We need better methods at every step of this type of modeling, from construction and parameterization to understanding predictions3. Biology is complex, and mechanistic models such as these quickly become intractable on larger scales. Our study introduces the additional complexity of spatial scale, which makes each step of the process, as well as the corresponding experimental techniques, considerably more challenging. In the long term, I believe spatial organization of signaling will prove to be a critical component of understanding many cellular processes. We are going to need systems techniques to understand them.


  1. I am incredibly excited by this journal’s creation. Systems biology has lacked a true “home” even as it has matured into an established field, and I am enthusiastic this will be it. 

  2. Ironically, I had to be convinced that such a project would be challenging enough to be interesting. After all, we learned about ODE modeling in undergraduate classes, it’s been applied for decades, and I would only be considering two proteins! Surely in the era of big data, a few rate parameters could be thrown together in a weekend and output some simulations of receptor activation. And rather than simulate a phenomena, why not just measure it experimentally?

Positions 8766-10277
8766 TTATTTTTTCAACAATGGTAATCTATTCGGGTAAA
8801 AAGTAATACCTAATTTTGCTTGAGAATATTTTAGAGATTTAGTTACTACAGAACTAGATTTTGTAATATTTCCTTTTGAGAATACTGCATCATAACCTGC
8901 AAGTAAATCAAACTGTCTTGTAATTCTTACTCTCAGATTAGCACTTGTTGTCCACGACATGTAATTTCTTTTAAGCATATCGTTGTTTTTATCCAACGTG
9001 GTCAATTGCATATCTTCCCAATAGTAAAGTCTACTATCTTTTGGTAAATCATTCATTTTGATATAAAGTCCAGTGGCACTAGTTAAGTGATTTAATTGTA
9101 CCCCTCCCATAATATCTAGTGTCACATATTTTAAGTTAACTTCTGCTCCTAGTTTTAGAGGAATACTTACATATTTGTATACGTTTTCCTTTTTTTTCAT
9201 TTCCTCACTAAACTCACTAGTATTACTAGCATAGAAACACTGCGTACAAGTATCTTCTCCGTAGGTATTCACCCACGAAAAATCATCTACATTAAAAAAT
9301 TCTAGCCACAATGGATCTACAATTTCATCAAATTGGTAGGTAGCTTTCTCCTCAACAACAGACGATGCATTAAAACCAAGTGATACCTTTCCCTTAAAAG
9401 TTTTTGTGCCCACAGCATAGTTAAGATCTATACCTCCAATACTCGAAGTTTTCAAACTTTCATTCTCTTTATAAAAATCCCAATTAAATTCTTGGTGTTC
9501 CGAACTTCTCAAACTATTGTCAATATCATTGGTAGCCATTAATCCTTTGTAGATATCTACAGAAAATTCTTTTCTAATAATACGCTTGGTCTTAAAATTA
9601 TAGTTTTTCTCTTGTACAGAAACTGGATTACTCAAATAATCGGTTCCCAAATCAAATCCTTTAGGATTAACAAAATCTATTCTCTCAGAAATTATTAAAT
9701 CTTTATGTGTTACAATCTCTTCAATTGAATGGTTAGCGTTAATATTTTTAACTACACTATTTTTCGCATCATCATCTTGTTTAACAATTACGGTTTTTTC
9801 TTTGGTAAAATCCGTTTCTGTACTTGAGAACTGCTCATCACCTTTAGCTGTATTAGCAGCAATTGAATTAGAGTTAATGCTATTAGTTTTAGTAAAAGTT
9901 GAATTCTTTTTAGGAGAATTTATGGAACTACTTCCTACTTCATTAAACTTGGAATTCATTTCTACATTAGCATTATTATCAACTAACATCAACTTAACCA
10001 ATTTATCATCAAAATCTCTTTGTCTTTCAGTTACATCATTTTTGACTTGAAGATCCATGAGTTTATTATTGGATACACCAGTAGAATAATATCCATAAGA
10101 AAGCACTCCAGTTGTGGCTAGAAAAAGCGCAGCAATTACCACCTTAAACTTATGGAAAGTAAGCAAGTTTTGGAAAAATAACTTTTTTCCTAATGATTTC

3. Of course there are huge efforts to develop better tools for these purposes, but these remain difficult problems. Notable promising directions are rule-based models (such as BioNetGen) and brave attempts to try and accelerate Markov Chain Monte Carlo (e.g. DREAM). Truly rigorous modeling still remains a challenge even for the computationally adept however. It would be wonderful to have a rule-based framework that handled rigorous parameterization, spatial modeling through finite differences, compile-time detailed balance, and automatic differentiation (since all of these systems are stiff of course), but such a tool would be a considerable computational undertaking. 

The Bad Luck of Improper Data Interpretation

An article and news summary is out in Science this week with a bold claim: that two-thirds of all cancers are due to baseline mutagenesis intrinsic to cell division, and not environmental factors or genetics. This is based on observed correlation between the number of stem cell divisions and incidence of cancer in various tissues. Certainly, such a conclusion would have immense consequences—it would emphasize treatment strategies over those of prevention, and refocus efforts away from understanding environmental toxins. Sadly, this conclusion is based on a frightening variety of errors in interpretation and basic math.